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P.S. I Love You

  • 2008-01-23
  • By ABDUL TURAY

P.S. I'M DEAD: Hollywood felt it had to dumb-down the story by moving most of the action to New York.

Director: Richard LaGravenese

"P.S. I Love You," based on the best selling novel book by Cecelia Ahern, who also happens to be the daughter of the Irish Prime Minister, starts well after the closing credits in most chick flicks have rolled. Here the couple, Holly (Hilary Swank) and Gerry (Gerald Butler), are not only already in love but happily married. They have their frustrations, small apartment, no money, and no baby yet, but it is still a good marriage. Where can this possibly go? 

The next scene is Gerry's funeral. Gerry, we learn, has died of a brain tumour. Holly begins to fall apart. From beyond the grave Gerry comes to the rescue, finding inventive ways of sending his wife letters, written before he died, each with a task to complete and each ending with the words, "P.S. I loved you."  Through the letters Holly rediscovers the person she once was and moves on with her life. The story is told in flashbacks and with Gerry appearing to Holly at key moments.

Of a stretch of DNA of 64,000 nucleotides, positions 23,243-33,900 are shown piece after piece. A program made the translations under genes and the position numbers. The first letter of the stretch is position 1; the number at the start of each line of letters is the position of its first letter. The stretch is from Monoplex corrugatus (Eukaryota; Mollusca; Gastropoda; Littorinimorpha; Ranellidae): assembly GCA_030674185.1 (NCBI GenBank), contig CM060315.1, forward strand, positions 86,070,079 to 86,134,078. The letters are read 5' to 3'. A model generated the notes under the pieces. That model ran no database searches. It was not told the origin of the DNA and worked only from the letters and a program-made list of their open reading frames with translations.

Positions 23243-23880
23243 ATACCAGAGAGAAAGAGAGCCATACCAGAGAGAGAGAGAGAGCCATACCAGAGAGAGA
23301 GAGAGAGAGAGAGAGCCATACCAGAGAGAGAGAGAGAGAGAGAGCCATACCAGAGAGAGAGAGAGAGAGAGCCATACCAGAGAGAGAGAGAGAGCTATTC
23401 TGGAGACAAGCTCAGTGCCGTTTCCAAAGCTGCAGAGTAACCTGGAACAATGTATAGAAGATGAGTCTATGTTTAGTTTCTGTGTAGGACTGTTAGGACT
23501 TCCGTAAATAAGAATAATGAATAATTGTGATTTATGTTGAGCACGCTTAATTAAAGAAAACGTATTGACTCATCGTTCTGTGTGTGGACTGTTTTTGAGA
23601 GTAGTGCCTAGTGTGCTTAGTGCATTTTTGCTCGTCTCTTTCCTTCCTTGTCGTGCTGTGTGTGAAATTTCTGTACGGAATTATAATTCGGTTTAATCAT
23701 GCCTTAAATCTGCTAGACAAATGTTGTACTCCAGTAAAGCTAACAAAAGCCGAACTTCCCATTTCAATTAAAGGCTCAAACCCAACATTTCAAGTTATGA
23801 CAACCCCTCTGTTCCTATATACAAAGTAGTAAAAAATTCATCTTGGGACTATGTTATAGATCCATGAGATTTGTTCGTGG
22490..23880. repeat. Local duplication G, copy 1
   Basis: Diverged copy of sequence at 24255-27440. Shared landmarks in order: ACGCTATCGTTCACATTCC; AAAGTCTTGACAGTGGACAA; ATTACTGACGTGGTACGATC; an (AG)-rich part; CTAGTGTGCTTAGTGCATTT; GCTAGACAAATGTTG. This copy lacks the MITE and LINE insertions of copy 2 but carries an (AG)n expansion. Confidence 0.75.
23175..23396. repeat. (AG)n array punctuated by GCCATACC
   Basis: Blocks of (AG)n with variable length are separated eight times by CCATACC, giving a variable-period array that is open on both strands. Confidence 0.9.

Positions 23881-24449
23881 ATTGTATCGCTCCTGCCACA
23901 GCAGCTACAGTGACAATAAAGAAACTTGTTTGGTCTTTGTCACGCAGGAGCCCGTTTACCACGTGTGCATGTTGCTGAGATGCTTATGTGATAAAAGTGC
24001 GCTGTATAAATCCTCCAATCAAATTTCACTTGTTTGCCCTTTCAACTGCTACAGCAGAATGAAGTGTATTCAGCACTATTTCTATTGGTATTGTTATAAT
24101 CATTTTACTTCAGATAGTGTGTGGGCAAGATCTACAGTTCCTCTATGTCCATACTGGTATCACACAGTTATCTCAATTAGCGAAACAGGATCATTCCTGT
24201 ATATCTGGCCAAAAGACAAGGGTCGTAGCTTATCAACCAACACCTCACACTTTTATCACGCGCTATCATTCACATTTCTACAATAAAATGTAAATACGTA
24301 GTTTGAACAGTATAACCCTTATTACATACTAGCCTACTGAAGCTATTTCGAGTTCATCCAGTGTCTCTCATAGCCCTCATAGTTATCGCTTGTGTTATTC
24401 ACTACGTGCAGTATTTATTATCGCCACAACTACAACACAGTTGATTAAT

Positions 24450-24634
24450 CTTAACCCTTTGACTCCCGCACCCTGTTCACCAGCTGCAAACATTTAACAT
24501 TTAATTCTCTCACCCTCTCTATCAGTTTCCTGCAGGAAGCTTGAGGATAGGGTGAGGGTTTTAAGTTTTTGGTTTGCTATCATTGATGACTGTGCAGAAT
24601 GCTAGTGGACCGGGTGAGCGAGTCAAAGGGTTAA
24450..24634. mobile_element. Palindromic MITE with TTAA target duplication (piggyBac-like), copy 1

The novel is set in Ireland, but the producers decided that American audiences wouldn't relate to a bunch of Irish folk and have, no doubt to the annoyance of fans of the book, transposed the action to Manhattan. Gerry is still Irish though and the producer's decision changes the dynamic of the story. Holly goes to Ireland with her girlfriends Gina Gershon and Lisa Kudrow, the latter playing a similar scatty character to her role in "Friends" 's obviously not a woman afraid of being type-cast.
The film then becomes an Americans on holiday movie. There are lots of shots of rolling green hills and handsome men. Those planning a holiday in Ireland this summer and women who like their men rough and rugged may like it, but why should anybody else care?

The trouble with "P.S. I Love You" is that the book on which it is based isn't that good to begin with. Although the film has a neat, original premise, it suffers from weak characterization, corny plotting and a frankly ludicrous and cartoon-like ending. Fans of romantic comedies may like it, but I suspect that even they will think "so what?" after getting a mere two blocks from the cinema. 

P.S. Ladies, don't go to Ireland expecting to meet men like Gerard Butler and Jeffrey Dean Morgan, neither of whom is Irish, by the way. Such men only exist in Hollywood-land.

Opens in Estonia Jan 18, in Latvia Jan. 25 and in Lithuania Feb. 
 

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